This Day In History: US Marines Arrive In Mogadishu, Somalia (1993)

This Day In History: US Marines Arrive In Mogadishu, Somalia (1993)

Ed - December 9, 2016

On this day in 1992, over 1500 Marines and support personnel arrive in the Somali capital of Mogadishu. The country had been plunged into anarchy and various factions had turned the country into a war zone. There was no central authority or government in the country. The US force that arrived by sea and air was designed to lead a multinational force that was intended to restore law and order in Somalia.

Somali had been dominated by several European powers for over a century and a half. Mogadishu became the capital of Somalia in 1960. After some years the military seized power and a Major became the virtual dictator of the country. Major Siad Barre declared that Somalia was now a Socialist country and he allied the country with Moscow. In the mid-1970s Somalia became involved in a war with neighboring Ethiopia in order to gain control of the Ethiopian province of Ogaden, which has an ethnic Somali majority. Somalia was eventually defeated in this war after the Cubans and Soviets backed the Ethiopians. In the years following the country slowly began to tear itself apart. Rival clans and factions began to fight among themselves. The Barre government was unable to assert control beyond Mogadishu and in 1992 the old dictator Barre was forced to flee the country. The country descended into anarchy and it is estimated that some 50,000 people were killed. The war coincided with a terrible drought and this caused a widespread famine. It is estimated that almost a quarter of a million people starved-to-death. The famine and fighting shocked the world and the United Nations called on the nations of the world to act. The US President George Bush responded to the call and he ordered the Marines into Mogadishu.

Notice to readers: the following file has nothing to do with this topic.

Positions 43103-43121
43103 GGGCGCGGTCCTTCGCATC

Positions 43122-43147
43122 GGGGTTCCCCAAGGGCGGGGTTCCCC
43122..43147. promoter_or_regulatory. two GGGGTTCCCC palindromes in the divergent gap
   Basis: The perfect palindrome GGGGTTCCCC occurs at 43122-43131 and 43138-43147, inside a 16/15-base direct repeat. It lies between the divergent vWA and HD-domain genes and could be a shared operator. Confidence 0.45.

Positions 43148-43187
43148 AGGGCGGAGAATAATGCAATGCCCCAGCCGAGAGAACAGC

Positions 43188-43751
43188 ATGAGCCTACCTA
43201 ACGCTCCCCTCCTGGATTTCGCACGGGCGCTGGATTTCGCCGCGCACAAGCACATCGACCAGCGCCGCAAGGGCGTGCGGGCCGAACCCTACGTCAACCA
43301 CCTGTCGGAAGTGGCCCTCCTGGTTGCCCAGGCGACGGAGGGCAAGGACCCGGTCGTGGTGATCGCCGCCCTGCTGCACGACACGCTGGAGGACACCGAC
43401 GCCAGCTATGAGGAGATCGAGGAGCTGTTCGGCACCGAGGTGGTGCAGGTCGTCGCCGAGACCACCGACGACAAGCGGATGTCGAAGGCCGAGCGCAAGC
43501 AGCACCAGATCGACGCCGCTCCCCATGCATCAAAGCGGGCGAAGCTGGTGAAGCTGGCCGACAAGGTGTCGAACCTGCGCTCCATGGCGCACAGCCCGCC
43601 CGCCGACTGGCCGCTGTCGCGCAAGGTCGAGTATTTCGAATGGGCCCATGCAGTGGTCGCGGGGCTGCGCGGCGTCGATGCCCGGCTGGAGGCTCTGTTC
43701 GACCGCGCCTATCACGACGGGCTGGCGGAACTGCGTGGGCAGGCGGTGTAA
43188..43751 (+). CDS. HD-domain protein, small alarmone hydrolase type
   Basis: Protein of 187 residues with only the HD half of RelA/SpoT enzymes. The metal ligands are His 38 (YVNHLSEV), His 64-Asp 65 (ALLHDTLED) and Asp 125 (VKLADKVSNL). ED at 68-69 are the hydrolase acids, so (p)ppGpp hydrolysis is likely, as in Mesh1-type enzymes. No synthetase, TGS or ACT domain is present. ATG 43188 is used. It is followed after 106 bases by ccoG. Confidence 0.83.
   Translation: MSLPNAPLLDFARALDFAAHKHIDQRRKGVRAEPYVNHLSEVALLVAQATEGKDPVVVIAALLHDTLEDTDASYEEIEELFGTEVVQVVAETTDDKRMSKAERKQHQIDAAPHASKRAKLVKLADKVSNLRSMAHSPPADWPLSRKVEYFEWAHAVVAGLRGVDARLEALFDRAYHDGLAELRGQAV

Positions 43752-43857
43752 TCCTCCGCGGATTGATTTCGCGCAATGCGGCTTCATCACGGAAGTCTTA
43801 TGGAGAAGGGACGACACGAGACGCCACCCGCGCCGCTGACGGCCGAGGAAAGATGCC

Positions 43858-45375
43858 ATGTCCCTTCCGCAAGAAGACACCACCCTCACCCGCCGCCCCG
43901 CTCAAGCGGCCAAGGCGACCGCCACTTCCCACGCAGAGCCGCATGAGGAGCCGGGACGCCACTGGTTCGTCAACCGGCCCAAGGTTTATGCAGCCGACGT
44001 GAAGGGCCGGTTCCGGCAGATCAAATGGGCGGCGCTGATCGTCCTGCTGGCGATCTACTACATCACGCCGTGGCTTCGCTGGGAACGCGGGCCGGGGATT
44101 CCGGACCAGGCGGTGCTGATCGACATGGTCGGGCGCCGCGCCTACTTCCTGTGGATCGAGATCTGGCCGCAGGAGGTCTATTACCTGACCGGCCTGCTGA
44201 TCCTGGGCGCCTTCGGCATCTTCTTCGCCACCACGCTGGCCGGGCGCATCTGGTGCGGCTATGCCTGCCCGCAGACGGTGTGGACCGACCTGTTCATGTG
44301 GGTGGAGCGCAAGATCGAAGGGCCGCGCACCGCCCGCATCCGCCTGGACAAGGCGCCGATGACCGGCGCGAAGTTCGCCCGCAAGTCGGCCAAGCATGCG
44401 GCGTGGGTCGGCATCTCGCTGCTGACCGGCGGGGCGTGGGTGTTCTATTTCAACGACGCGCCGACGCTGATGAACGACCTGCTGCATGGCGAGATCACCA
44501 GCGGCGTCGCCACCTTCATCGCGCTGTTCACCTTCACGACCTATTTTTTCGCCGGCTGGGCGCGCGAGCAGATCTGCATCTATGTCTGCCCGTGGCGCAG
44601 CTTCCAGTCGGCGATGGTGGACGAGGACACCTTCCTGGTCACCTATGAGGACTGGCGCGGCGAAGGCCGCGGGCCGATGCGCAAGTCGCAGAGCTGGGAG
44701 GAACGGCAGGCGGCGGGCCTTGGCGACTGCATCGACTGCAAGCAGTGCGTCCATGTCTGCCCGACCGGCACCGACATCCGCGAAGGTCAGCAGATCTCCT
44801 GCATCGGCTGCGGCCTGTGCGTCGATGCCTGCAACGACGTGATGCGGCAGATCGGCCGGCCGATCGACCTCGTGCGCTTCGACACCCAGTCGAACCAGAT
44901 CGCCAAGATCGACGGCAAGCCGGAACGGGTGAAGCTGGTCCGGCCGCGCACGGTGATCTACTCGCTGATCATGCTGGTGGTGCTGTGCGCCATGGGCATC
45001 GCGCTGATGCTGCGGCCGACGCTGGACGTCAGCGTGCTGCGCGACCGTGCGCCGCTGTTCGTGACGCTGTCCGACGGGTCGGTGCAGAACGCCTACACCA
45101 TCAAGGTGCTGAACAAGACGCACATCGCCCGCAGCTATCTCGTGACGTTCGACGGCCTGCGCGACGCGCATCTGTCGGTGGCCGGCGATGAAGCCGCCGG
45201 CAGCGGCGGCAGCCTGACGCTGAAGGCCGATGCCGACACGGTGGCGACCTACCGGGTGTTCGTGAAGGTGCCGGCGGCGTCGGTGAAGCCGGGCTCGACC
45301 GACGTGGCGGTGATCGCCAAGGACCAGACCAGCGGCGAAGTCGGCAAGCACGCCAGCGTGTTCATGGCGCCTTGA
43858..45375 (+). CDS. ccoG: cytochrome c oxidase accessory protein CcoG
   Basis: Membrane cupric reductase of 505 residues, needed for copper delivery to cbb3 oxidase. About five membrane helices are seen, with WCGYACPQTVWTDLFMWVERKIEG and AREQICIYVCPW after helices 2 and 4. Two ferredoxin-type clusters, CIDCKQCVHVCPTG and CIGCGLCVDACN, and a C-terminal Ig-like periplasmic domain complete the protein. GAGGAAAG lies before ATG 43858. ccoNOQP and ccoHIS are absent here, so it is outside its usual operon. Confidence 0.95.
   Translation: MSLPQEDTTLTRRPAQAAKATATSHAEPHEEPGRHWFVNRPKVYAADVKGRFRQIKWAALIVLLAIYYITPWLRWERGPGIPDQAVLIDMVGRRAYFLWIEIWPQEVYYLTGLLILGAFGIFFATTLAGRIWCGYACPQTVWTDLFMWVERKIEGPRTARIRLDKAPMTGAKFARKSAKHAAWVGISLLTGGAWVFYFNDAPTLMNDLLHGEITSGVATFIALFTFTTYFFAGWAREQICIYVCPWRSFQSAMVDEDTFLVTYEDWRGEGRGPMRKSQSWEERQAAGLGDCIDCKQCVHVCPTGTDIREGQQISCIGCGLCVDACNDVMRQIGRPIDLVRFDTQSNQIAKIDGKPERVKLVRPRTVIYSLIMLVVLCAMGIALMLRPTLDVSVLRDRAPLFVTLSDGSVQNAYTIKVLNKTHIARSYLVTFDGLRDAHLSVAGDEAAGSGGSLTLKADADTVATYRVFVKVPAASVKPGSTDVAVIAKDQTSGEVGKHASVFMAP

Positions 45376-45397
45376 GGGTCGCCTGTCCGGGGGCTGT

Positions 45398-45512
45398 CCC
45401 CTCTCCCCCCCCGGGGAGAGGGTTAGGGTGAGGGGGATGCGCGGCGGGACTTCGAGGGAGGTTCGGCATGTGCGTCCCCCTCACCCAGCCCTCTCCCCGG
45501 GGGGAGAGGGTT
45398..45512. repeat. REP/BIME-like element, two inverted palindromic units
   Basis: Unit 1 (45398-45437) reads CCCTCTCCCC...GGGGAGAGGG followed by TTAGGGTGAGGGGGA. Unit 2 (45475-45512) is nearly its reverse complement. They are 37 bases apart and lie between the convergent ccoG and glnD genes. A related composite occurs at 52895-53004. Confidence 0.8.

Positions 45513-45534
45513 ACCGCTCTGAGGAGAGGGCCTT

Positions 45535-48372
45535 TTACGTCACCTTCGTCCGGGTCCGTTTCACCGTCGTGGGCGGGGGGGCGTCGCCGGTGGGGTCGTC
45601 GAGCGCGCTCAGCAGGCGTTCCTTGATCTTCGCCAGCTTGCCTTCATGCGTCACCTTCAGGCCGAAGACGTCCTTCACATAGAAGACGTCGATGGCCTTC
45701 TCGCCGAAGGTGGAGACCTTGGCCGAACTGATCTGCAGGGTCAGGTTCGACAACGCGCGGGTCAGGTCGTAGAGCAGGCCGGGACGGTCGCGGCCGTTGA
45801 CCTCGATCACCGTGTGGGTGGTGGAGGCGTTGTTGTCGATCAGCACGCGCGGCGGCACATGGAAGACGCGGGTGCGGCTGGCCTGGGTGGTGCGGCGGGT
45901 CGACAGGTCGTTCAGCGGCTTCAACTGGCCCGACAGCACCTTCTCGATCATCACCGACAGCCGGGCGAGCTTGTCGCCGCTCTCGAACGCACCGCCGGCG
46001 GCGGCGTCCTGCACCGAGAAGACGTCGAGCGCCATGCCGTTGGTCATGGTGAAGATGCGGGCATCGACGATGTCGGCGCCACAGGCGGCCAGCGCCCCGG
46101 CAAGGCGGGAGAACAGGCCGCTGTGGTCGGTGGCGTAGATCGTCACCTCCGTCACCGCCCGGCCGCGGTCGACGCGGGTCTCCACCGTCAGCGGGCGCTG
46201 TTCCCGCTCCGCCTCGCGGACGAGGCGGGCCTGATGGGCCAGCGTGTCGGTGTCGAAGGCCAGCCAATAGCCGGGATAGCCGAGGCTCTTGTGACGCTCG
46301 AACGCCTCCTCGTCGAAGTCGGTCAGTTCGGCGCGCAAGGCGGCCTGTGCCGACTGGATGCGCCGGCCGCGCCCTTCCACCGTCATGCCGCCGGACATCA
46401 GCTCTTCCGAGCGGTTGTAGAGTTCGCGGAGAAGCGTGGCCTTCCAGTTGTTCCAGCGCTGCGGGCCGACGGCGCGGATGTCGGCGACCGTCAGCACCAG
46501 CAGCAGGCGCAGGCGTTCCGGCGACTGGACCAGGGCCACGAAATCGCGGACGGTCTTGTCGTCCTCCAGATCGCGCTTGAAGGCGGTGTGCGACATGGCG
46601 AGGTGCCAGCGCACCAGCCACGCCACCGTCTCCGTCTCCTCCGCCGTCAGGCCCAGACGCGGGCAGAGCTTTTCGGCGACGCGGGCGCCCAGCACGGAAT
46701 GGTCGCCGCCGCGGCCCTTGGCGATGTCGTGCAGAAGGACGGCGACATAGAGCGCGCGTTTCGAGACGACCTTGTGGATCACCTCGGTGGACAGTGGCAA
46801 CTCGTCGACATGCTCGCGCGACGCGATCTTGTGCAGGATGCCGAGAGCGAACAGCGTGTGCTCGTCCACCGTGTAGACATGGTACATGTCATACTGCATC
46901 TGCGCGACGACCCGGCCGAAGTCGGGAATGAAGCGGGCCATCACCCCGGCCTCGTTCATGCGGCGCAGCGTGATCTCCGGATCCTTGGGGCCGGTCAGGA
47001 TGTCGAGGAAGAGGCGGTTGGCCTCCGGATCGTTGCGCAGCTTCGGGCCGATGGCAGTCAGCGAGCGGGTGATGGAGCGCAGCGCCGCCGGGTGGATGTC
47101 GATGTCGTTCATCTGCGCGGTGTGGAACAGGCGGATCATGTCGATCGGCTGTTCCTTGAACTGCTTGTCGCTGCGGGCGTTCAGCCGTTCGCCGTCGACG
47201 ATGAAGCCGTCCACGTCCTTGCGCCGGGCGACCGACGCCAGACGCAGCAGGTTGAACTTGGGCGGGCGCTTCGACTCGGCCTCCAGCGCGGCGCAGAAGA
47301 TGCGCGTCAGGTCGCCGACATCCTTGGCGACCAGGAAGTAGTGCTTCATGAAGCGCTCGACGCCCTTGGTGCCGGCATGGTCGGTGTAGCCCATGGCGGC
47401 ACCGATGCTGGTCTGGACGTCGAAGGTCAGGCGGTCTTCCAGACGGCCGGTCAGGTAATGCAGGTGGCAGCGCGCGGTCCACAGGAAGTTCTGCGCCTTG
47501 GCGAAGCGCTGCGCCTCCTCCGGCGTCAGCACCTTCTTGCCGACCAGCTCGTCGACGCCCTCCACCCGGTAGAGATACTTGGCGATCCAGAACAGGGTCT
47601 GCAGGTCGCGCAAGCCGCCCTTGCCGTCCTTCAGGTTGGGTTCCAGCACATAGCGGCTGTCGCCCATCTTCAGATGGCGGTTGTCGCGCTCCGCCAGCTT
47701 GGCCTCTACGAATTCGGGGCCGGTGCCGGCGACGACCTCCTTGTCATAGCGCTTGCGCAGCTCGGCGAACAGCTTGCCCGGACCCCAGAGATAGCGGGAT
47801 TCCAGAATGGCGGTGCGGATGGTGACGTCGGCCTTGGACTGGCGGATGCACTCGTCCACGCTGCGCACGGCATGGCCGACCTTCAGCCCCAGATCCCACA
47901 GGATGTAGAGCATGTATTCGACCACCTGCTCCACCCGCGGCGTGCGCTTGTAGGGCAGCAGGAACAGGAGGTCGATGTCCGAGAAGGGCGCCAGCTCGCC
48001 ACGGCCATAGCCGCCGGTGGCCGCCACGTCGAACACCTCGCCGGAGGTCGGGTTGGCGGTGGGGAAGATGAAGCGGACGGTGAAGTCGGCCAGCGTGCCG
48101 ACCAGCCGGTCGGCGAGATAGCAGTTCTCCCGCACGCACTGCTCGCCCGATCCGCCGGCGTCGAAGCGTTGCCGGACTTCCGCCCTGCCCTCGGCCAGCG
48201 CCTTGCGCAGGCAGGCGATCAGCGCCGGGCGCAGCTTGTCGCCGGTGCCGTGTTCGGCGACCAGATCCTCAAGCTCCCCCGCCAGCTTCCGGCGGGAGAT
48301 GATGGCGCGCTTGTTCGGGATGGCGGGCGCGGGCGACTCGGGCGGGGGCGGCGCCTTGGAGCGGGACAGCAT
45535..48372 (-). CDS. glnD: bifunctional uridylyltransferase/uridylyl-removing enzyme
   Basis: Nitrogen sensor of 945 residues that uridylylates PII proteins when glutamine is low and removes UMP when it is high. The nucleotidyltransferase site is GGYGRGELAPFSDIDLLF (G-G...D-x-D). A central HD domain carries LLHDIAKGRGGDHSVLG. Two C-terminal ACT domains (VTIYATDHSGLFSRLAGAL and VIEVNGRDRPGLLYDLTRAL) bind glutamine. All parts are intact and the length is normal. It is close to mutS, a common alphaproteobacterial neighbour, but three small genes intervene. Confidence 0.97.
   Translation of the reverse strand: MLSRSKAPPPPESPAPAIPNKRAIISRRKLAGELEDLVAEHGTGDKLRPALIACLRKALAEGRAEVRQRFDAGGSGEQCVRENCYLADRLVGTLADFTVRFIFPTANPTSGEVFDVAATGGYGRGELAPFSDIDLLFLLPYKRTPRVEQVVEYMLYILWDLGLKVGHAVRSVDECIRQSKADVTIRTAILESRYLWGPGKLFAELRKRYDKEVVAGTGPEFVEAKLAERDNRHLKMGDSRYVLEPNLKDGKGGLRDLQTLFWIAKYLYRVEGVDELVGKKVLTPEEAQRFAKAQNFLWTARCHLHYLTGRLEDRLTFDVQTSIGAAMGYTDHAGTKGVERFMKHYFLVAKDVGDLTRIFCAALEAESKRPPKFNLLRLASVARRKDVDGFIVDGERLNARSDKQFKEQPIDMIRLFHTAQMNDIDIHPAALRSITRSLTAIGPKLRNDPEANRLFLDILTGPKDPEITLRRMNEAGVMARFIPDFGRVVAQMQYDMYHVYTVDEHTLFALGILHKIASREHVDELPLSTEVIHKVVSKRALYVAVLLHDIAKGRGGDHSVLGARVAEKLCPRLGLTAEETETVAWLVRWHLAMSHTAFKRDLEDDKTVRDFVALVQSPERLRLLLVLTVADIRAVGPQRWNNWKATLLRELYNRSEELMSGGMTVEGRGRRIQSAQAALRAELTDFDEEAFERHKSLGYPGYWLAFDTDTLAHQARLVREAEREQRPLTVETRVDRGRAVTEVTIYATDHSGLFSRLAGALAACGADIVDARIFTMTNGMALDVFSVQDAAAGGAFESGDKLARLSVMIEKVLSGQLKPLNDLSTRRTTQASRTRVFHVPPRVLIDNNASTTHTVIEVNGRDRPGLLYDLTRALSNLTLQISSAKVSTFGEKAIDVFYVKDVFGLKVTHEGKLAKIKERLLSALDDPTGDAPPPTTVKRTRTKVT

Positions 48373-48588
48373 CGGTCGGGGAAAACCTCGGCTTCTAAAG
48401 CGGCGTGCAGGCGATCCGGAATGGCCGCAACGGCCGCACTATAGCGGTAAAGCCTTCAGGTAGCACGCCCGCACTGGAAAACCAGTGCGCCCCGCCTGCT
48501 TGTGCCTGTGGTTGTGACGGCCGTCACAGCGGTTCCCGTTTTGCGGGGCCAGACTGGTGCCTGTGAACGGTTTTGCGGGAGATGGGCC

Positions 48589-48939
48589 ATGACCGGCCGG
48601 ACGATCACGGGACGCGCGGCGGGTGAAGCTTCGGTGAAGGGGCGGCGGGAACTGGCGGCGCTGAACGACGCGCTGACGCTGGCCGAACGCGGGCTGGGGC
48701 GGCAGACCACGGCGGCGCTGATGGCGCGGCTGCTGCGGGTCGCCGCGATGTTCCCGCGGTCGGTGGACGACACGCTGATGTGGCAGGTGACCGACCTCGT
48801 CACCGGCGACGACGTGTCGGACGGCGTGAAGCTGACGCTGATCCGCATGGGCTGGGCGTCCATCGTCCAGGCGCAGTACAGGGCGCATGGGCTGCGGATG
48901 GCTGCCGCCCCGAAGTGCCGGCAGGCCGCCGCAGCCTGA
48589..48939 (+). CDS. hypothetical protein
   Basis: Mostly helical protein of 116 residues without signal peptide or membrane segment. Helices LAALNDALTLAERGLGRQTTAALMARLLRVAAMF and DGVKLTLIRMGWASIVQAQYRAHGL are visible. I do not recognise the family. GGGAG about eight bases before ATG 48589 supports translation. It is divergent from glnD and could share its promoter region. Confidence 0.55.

This Day In History: US Marines Arrive In Mogadishu, Somalia (1993)
US Marine helicopters in Mogadishu in 1994

The marines were to help protect the distribution of aid and relief in particular. The US and the multinational force was able to protect aid workers and allow them to help the Somali people. However, well-armed clans and factions continued to fight each other and disrupt the supply of aid, especially in rural areas. Violence continued in Mogadishu and there one Somali group attacked a Pakistan unit and killed two dozen soldiers. The UN ordered the arrest of the leader of the groups, the self-styled General, Farah Aidid. The Americans tried to arrest the General but he escaped and Adid’s fighters shot down two Black Hawk helicopters and killed 18 soldiers. In one horrific instance, a dead American soldier was dragged through the streets.

The new President Bill Clinton immediately gave the order to withdraw all-American forces from Mogadishu. Somalia remained in a state of anarchy and despite a peace agreement in 2002, the nation is still ravaged by war. At present, an Al-Qaeda affiliated group is waging war against the Somali government and its African Union backers.